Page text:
“If the device is too powerful, then it may interfere with other equipment in the building, so I suspect that it is quite low-power. The device is powered from the plug and the power can be adjusted. It could have a battery but such devices take quite a lot of power. If it is unplugged, then it is probably turned off.” Rantelon produces bigger and more powerful devices as they are meant to be used in the field. The professor didn’t suggest how the deputy mayor could have obtained the jammer.


The suspected mayor of Tallinn ordered regular bug sweeps


By eavesdropping on telephone calls, the investigators were aware who and when Mr Savisaar met and what to keep in mind while collecting evidence. The investigators were aware that dark matters are not discussed over the phone, and that plain speech would be avoided if at all possible.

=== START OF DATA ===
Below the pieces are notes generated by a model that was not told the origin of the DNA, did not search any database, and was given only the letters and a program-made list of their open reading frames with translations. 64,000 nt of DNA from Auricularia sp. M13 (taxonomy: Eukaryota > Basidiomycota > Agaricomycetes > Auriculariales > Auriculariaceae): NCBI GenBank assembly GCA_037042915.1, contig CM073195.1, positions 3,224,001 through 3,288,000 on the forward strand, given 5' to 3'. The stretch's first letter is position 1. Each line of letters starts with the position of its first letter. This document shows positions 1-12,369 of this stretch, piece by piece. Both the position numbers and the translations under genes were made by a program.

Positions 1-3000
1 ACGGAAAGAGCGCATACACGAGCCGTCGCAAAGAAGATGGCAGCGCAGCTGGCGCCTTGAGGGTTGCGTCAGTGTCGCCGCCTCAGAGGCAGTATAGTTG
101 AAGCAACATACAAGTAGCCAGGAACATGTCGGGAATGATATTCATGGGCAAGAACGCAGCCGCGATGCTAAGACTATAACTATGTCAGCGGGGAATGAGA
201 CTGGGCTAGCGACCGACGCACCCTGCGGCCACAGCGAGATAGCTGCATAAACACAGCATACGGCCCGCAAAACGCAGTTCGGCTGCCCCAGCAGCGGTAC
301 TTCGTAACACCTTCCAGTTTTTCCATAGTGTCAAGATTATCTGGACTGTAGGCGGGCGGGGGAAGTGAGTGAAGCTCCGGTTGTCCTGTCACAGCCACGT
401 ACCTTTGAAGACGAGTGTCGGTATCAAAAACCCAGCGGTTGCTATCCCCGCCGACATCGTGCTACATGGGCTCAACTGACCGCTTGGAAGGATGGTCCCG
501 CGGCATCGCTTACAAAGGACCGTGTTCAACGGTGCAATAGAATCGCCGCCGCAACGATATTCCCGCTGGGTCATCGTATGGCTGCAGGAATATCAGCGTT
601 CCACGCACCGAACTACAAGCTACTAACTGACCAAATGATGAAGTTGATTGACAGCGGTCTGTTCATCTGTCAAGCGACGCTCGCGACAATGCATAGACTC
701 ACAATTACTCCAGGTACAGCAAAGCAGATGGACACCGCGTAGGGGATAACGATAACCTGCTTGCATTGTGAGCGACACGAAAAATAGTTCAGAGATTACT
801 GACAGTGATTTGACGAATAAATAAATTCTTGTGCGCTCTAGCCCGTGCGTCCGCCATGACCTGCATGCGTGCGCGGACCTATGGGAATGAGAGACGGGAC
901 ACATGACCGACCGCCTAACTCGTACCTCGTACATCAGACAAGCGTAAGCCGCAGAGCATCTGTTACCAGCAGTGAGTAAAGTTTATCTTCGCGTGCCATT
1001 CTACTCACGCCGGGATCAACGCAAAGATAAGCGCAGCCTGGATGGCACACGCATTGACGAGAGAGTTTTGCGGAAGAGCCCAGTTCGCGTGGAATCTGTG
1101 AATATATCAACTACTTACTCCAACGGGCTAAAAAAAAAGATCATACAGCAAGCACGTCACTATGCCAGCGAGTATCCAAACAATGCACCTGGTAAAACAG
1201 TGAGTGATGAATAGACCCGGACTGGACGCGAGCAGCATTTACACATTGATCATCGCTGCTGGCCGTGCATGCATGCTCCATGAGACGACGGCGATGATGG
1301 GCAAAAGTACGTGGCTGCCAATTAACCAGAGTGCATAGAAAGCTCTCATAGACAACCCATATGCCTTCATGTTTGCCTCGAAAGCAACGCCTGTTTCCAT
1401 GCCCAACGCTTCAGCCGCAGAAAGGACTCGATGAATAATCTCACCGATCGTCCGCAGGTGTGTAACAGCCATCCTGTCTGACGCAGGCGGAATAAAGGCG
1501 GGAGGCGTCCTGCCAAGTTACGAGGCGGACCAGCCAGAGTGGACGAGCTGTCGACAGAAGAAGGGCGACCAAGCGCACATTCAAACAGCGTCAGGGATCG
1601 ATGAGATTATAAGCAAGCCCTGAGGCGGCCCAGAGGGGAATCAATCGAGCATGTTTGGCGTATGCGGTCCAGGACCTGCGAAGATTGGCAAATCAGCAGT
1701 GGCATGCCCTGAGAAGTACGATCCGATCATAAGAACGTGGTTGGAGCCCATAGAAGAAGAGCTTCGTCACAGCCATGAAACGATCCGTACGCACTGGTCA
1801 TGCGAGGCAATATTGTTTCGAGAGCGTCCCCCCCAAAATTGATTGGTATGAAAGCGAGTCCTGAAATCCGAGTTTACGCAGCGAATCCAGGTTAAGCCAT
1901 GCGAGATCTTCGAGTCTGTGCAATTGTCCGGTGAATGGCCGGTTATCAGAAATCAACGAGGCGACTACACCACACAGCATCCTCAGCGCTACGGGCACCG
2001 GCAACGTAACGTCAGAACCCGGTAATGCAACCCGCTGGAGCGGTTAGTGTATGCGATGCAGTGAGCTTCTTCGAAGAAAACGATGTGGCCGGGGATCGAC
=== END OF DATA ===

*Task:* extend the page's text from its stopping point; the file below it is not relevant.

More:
Here is where hidden cameras are helpful, installed by court permission. However, even these are in danger to be discovered. Especially with Mr Savisaar, as the all-suspecting Mayor of Tallinn is in the habit of asking people close to him «bug control» places linked to him from time to time. Therefore, Kapo was at pains to diligently plan where and for how long to install stuff.


US Embassy collects personal data about people in Tallinn


Postimees possesses a document proving that a secret unit at US Embassy has for years been surveying people on streets of Tallinn, collecting personal data citing security, and entering those whose behaviour causes suspicion into global terror database. All this is approved by Estonian interior ministry and happens with help by police.